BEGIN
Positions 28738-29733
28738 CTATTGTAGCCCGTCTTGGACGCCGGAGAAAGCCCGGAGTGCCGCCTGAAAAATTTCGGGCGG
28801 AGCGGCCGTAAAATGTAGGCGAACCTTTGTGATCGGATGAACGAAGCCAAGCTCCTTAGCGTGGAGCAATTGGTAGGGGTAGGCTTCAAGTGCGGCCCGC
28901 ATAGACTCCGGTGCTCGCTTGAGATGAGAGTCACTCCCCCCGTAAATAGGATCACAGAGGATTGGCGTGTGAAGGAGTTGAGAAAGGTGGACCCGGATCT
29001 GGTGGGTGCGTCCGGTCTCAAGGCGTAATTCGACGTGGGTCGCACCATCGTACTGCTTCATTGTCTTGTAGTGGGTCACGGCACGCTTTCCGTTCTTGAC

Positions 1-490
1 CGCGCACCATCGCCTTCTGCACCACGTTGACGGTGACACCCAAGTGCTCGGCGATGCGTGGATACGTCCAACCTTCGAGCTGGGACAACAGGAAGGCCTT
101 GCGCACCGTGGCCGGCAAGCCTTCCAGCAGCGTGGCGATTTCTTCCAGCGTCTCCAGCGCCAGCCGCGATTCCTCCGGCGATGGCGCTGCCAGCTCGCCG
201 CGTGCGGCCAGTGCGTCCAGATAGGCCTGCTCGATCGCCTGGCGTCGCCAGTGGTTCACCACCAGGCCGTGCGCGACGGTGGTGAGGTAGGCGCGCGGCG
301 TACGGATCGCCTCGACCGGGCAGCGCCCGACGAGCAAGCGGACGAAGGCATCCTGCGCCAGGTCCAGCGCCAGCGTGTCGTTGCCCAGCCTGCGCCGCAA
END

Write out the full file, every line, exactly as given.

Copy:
Positions 28738-29733
28738 CTATTGTAGCCCGTCTTGGACGCCGGAGAAAGCCCGGAGTGCCGCCTGAAAAATTTCGGGCGG
28801 AGCGGCCGTAAAATGTAGGCGAACCTTTGTGATCGGATGAACGAAGCCAAGCTCCTTAGCGTGGAGCAATTGGTAGGGGTAGGCTTCAAGTGCGGCCCGC
28901 ATAGACTCCGGTGCTCGCTTGAGATGAGAGTCACTCCCCCCGTAAATAGGATCACAGAGGATTGGCGTGTGAAGGAGTTGAGAAAGGTGGACCCGGATCT
29001 GGTGGGTGCGTCCGGTCTCAAGGCGTAATTCGACGTGGGTCGCACCATCGTACTGCTTCATTGTCTTGTAGTGGGTCACGGCACGCTTTCCGTTCTTGAC

Positions 1-490
1 CGCGCACCATCGCCTTCTGCACCACGTTGACGGTGACACCCAAGTGCTCGGCGATGCGTGGATACGTCCAACCTTCGAGCTGGGACAACAGGAAGGCCTT
101 GCGCACCGTGGCCGGCAAGCCTTCCAGCAGCGTGGCGATTTCTTCCAGCGTCTCCAGCGCCAGCCGCGATTCCTCCGGCGATGGCGCTGCCAGCTCGCCG
201 CGTGCGGCCAGTGCGTCCAGATAGGCCTGCTCGATCGCCTGGCGTCGCCAGTGGTTCACCACCAGGCCGTGCGCGACGGTGGTGAGGTAGGCGCGCGGCG
301 TACGGATCGCCTCGACCGGGCAGCGCCCGACGAGCAAGCGGACGAAGGCATCCTGCGCCAGGTCCAGCGCCAGCGTGTCGTTGCCCAGCCTGCGCCGCAA